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Know your limits: 4x4 trailer towing regulations

Whether you are an experienced user or a first time buyer, it is vital you are aware of the rules and regulations on 4x4-drawn trailers. Richard Bradley reports.

Main Pic

Drivers have to be aware of the ’dos and don’ts when towing a trailer.

For most farmers and smallholders, a 4x4-drawn trailer provides an efficient way of transporting anything from livestock and materials, to plant and equipment. Operators, however, have to make sure they stay on the right side of the law to avoid large fines, penalty points and potential accidents.

Mike Sumner, One Ash Training, says: “About 80 per cent of trailers stopped at the roadside fail inspections for maintenance issues. They have to be maintained to a similar standard as a car going for its MOT test, with an up-to-date record of maintenance carried out.”

To clarify what you can and cannot currently do with your car, 4x4 or van and trailer combination on UK roads, we take a look at the basics.

More Information

This article is for guidance purposes only, for further advice see:

  • Police
  • NFU

Licences and tests

Licencing regulations changed on January 1, 1997.

Category B licence

From January 1, 1997, Category B licences only allow you to:

  • Drive a car, van or 4x4, with a maximum authorised mass* (MAM) of 3,500kg and tow a trailer up to 750kg MAM.
  • Tow trailers over 750kg MAM, as long as the vehicle and trailer’s combined MAM does not exceed 3,500kg – this rule basically only applies to cars and caravans or small trailers.

Before this, drivers who passed a Category B car test were granted ‘grandfather rights’, allowing them to drive a car with up to a 3,500kg-capacity trailer (Category B+E), a goods vehicle weighing up to 7.5 tonnes (Category C1) and a minibus (Category D1) – not for hire or reward.


Passing the current car and trailer (category B+E) test allows you to tow a trailer up to 3,500kg MAM. The test, which requires you to have previously passed a category B car test, involves off-road reversing manoeuvres and on-road driving assessments.

*MAM, also commonly referred to as gross vehicle weight (GVW), is the unladen weight of the vehicle or trailer, and the maximum weight which can be carried in it.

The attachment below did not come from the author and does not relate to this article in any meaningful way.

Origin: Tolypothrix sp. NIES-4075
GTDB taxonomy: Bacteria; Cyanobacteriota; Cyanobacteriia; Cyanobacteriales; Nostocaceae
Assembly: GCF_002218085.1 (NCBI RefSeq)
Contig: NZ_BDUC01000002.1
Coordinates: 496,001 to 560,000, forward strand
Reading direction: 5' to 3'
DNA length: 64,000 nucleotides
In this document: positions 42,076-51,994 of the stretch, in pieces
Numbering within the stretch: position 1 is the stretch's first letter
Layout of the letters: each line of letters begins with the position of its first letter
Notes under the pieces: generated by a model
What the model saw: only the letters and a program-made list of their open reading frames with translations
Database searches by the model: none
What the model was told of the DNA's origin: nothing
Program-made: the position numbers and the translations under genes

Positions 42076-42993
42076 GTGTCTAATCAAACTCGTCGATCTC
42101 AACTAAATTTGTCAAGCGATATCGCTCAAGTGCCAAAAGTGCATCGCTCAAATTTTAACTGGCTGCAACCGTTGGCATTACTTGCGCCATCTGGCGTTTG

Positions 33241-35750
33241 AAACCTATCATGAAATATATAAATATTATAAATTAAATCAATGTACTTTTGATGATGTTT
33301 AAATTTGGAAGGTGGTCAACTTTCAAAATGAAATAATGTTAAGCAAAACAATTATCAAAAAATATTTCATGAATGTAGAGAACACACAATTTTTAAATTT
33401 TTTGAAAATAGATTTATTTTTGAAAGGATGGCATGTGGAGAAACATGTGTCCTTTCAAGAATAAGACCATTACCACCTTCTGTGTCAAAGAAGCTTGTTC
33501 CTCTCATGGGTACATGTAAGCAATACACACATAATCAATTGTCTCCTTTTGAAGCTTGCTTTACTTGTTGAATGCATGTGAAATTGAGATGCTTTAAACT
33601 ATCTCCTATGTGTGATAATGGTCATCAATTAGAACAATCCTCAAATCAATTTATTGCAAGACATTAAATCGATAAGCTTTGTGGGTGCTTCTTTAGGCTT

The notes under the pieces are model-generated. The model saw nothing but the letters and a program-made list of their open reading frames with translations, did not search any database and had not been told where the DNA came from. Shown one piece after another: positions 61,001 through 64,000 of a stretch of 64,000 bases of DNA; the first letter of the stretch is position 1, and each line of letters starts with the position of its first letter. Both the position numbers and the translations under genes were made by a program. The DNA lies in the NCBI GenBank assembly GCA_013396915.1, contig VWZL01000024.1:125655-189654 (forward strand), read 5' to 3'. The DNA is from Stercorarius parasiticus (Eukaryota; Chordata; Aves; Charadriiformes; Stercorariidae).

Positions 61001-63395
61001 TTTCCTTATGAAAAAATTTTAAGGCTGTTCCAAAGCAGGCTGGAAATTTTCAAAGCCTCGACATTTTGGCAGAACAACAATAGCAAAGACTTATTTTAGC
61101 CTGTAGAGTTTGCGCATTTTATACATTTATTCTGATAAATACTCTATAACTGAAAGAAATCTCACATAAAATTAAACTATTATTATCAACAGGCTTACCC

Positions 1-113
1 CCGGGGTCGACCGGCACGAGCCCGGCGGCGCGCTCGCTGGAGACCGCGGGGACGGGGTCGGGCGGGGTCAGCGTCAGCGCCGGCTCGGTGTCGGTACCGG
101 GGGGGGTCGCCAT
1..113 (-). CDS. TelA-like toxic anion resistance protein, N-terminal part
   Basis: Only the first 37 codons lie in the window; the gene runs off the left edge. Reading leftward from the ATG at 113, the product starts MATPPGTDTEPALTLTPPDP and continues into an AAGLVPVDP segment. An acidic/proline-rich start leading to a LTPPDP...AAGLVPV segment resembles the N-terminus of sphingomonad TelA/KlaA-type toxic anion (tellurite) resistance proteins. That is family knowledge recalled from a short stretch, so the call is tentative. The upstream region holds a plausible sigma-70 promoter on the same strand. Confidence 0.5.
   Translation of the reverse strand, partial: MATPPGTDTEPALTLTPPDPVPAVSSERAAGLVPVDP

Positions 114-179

Drivers should be aware the 3,500kg weight limit for car-drawn trailers on UK roads includes the weight of the trailer itself. For example, the tri-axle cattle trailer pictured below, which weighs 1,500kg, is only able to carry up to 2,000kg.

Trailer weights can vary depending on the manufacturer, so the VIN plate must be checked for its maximum payload.

Different trailers are rated to carry different weights, with weights ranging from 750-3,500kg. Any trailer with MAM above 750kg requires over-run brakes to be fitted. Brakes must be in full working order; a working handbrake must also be fitted to the trailer.

The trailer’s MAM must not exceed the vehicle’s towing capacity; if it does, the trailer requires down-plating to suit the vehicle’s towing limit. This can be reversed if a higher capacity towing vehicle is used, and can be done by a reputable dealer.

Trailer MAM and vehicle towing capacity can be found on the vehicle identification number (VIN) plates.

If the weight of towing vehicle and trailer exceeds 3,500kg, a tachograph will be required. However, exemptions from this rule exist if traveling less than 100km (62miles) from your base, when carrying goods in connection with your business – for example, cattle. For more information, see the links below.

Speeds and sizes

When towing a trailer, the speed limit on motorways and dual carriageways is reduced to 60mph, with a reduction to 50mph on single-carriageway A and B roads.

Restrictions are also applied to trailer dimensions. The maximum width for any trailer is 2.55m (8ft 3in), with the maximum body length being limited to 7m (23ft), when towed by a vehicle weighing up to 3,500kg.


For any trailer to travel on the road it must be fitted with:

  • Rear marker lights
  • Turning indicator lights
  • Brake lights
  • Red fog lamp
  • Number plate with a light - must match the towing vehicle
  • Reflective marker boards at the rear and white marker lights at the front - to indicate the outermost parts of the trailer.

All lights must be in good working order.

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